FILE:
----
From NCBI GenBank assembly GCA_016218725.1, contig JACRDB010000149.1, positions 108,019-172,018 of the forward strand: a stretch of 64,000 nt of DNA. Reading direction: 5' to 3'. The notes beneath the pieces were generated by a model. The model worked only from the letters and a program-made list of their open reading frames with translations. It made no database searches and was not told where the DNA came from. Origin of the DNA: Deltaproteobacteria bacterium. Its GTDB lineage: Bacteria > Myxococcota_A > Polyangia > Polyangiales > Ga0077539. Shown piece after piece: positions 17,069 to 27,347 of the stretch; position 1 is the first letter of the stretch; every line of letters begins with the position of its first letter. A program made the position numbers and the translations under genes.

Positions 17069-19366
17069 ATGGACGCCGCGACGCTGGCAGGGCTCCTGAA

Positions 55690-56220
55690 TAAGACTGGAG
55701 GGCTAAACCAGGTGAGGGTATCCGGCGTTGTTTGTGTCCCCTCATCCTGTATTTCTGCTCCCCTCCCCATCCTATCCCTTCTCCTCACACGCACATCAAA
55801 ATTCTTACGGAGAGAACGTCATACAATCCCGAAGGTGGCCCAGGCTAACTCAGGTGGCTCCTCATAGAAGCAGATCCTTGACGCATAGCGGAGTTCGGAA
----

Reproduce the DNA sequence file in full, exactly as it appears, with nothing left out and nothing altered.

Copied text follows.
From NCBI GenBank assembly GCA_016218725.1, contig JACRDB010000149.1, positions 108,019-172,018 of the forward strand: a stretch of 64,000 nt of DNA. Reading direction: 5' to 3'. The notes beneath the pieces were generated by a model. The model worked only from the letters and a program-made list of their open reading frames with translations. It made no database searches and was not told where the DNA came from. Origin of the DNA: Deltaproteobacteria bacterium. Its GTDB lineage: Bacteria > Myxococcota_A > Polyangia > Polyangiales > Ga0077539. Shown piece after piece: positions 17,069 to 27,347 of the stretch; position 1 is the first letter of the stretch; every line of letters begins with the position of its first letter. A program made the position numbers and the translations under genes.

Positions 17069-19366
17069 ATGGACGCCGCGACGCTGGCAGGGCTCCTGAA

Positions 55690-56220
55690 TAAGACTGGAG
55701 GGCTAAACCAGGTGAGGGTATCCGGCGTTGTTTGTGTCCCCTCATCCTGTATTTCTGCTCCCCTCCCCATCCTATCCCTTCTCCTCACACGCACATCAAA
55801 ATTCTTACGGAGAGAACGTCATACAATCCCGAAGGTGGCCCAGGCTAACTCAGGTGGCTCCTCATAGAAGCAGATCCTTGACGCATAGCGGAGTTCGGAA